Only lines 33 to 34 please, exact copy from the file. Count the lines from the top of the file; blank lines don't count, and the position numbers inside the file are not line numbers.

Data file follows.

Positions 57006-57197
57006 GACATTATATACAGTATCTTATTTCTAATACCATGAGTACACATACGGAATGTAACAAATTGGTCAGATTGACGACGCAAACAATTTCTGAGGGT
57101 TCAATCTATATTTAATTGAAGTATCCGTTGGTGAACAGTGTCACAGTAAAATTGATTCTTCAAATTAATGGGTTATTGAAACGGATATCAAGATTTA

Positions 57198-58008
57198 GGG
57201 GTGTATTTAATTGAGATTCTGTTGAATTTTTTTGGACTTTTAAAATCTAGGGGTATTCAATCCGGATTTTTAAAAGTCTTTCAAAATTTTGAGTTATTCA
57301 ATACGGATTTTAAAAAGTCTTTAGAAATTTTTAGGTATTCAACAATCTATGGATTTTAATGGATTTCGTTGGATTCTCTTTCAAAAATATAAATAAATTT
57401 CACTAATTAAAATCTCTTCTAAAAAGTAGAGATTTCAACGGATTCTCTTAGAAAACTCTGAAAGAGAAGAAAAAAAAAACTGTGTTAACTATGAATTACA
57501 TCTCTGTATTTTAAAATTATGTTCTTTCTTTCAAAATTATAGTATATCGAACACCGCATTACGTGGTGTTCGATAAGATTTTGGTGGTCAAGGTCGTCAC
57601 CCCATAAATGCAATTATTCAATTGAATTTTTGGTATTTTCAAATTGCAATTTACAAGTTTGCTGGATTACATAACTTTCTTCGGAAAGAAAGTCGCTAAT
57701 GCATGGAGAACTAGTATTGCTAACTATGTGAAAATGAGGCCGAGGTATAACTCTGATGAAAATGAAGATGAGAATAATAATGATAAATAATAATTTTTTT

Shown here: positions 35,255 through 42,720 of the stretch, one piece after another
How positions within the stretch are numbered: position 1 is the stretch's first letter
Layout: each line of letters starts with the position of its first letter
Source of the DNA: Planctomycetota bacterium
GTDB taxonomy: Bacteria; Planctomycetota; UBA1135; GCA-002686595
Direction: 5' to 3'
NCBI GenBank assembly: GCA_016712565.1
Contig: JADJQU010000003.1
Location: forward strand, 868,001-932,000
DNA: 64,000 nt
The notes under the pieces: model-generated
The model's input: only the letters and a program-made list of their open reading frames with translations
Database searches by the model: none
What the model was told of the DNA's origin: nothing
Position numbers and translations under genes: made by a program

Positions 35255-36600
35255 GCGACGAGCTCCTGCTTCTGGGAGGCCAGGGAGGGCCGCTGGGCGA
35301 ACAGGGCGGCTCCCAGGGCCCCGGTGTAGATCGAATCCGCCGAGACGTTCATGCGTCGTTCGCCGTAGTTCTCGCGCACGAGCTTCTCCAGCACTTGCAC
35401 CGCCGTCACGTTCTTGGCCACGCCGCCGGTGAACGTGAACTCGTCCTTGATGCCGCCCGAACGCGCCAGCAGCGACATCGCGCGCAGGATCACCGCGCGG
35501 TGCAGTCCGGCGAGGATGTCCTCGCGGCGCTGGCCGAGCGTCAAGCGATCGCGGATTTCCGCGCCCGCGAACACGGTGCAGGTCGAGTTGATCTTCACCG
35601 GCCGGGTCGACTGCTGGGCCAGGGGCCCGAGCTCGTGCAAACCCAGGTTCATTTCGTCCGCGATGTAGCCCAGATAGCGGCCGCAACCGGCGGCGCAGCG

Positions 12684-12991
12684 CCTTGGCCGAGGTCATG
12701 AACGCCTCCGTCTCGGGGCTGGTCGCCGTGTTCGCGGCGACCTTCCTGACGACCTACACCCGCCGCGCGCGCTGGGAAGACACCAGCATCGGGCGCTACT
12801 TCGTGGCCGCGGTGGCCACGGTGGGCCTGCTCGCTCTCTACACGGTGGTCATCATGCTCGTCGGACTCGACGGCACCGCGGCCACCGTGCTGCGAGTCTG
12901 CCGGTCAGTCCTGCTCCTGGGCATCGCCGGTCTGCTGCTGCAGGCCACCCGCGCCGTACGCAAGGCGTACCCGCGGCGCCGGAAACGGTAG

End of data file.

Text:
Positions 12684-12991
12684 CCTTGGCCGAGGTCATG